Many times we are introduced to debut writers when they are recognized and listed for a prize. Angela Flournoy’s The Turner House is one of only five novels nominated for the National Book Award and we at Literary Affairs are glad that it was brought to our attention. The Turner Family’s life has centered around their house on the East side of Detroit for over fifty years. With assured and mature writing Flournoy gives us the story of a family, the history of black migrants from the south that settled in Detroit, and an honest portrayal of mental illness and addiction and their impact on the African American family. The Turner House is a wonderfully readable and discussable book that is about a specific family but will resonate for all families.
About the Book
A powerful, timely debut, The Turner House marks a major new contribution to the story of the American family. The Turners have lived on Yarrow Street for over fifty years. Their house has seen thirteen children grown and gone–and some returned; it has seen the arrival of grandchildren, the fall of Detroit’s East Side, and the loss of a father. The house still stands despite abandoned lots, an embattled city, and the inevitable shift outward to the suburbs. But now, as ailing matriarch Viola finds herself forced to leave her home and move in with her eldest son, the family discovers that the house is worth just a tenth of its mortgage. The Turner children are called home to decide its fate and to reckon with how each of their pasts haunts–and shapes–their family’s future. Already praised by Ayana Mathis as “utterly moving” and “un-putdownable,” The Turner Housebrings us a colorful, complicated brood full of love and pride, sacrifice and unlikely inheritances. It’s a striking examination of the price we pay for our dreams and futures, and the ways in which our families bring us home.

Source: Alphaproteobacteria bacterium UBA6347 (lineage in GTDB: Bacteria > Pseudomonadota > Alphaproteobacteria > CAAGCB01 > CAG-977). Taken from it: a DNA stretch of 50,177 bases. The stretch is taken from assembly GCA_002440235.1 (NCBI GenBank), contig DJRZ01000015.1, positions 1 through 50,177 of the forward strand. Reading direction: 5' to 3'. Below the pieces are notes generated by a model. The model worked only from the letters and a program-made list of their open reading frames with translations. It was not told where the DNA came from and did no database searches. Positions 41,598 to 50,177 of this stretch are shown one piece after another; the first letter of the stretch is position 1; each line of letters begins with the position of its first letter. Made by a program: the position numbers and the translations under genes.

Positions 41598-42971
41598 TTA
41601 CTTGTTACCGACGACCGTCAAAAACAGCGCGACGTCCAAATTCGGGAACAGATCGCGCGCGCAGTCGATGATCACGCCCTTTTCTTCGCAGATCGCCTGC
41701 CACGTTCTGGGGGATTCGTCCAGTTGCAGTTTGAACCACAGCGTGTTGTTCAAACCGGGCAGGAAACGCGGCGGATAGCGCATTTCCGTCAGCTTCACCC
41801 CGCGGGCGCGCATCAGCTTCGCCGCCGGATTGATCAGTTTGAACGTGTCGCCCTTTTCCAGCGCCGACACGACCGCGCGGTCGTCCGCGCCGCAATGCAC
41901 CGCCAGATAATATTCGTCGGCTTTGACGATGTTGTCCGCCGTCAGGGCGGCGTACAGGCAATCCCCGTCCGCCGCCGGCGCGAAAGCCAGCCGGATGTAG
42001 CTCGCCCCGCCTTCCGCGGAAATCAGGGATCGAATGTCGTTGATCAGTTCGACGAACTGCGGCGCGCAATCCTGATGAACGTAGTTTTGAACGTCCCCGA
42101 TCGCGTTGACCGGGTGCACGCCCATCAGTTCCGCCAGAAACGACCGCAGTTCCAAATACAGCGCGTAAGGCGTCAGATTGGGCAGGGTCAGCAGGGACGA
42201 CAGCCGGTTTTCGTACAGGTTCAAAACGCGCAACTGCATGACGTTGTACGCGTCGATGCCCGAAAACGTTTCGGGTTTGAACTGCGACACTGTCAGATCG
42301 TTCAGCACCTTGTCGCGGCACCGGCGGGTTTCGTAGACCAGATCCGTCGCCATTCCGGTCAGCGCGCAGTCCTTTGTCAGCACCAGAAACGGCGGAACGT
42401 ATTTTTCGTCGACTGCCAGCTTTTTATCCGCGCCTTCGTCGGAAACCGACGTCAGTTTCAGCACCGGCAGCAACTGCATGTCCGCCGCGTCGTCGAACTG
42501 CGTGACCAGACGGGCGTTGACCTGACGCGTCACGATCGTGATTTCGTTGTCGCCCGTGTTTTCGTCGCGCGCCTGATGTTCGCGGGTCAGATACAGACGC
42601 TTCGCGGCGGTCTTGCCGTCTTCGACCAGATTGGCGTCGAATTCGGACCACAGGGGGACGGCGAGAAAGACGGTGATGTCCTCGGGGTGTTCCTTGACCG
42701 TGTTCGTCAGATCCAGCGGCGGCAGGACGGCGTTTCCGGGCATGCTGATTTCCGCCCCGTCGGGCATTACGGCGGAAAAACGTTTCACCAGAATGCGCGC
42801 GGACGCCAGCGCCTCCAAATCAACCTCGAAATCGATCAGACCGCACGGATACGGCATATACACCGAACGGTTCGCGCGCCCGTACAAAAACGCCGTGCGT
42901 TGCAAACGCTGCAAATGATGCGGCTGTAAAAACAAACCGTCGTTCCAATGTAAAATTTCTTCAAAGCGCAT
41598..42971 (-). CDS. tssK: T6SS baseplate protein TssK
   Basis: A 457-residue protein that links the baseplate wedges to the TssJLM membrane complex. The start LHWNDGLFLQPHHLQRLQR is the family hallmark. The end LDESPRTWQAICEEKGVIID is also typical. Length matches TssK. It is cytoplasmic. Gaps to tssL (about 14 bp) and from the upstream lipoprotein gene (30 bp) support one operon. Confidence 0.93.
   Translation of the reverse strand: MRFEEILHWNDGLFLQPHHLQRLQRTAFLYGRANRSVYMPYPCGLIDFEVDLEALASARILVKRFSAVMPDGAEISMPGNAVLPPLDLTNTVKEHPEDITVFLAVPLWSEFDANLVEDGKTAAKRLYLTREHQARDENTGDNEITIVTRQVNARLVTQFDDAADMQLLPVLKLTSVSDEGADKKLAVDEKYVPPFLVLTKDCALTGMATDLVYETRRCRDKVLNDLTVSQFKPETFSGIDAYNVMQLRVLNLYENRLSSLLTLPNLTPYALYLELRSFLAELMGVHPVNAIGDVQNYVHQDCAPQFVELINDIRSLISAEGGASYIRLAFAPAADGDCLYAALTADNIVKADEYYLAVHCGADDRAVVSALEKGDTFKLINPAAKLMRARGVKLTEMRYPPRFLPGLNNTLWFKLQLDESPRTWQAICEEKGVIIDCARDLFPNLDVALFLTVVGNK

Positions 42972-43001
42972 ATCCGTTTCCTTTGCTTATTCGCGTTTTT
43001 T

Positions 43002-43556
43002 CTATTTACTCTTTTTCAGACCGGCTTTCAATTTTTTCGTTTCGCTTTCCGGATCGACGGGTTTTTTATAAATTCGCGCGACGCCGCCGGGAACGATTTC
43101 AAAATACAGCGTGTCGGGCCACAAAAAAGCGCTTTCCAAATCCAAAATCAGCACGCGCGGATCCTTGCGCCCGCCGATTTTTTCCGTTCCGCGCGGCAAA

About the Author
ANGELA FLOURNOY is a graduate of the Iowa Writers’ Workshop and the University of Southern California. Her fiction has appeared in the Paris Review, and she has written for the New Republic, the Los Angeles Review of Books, and other publications. She has taught writing at the University of Iowa and Trinity Washington University. She was raised by a mother from Los Angeles and a father from Detroit.
Beyond the Book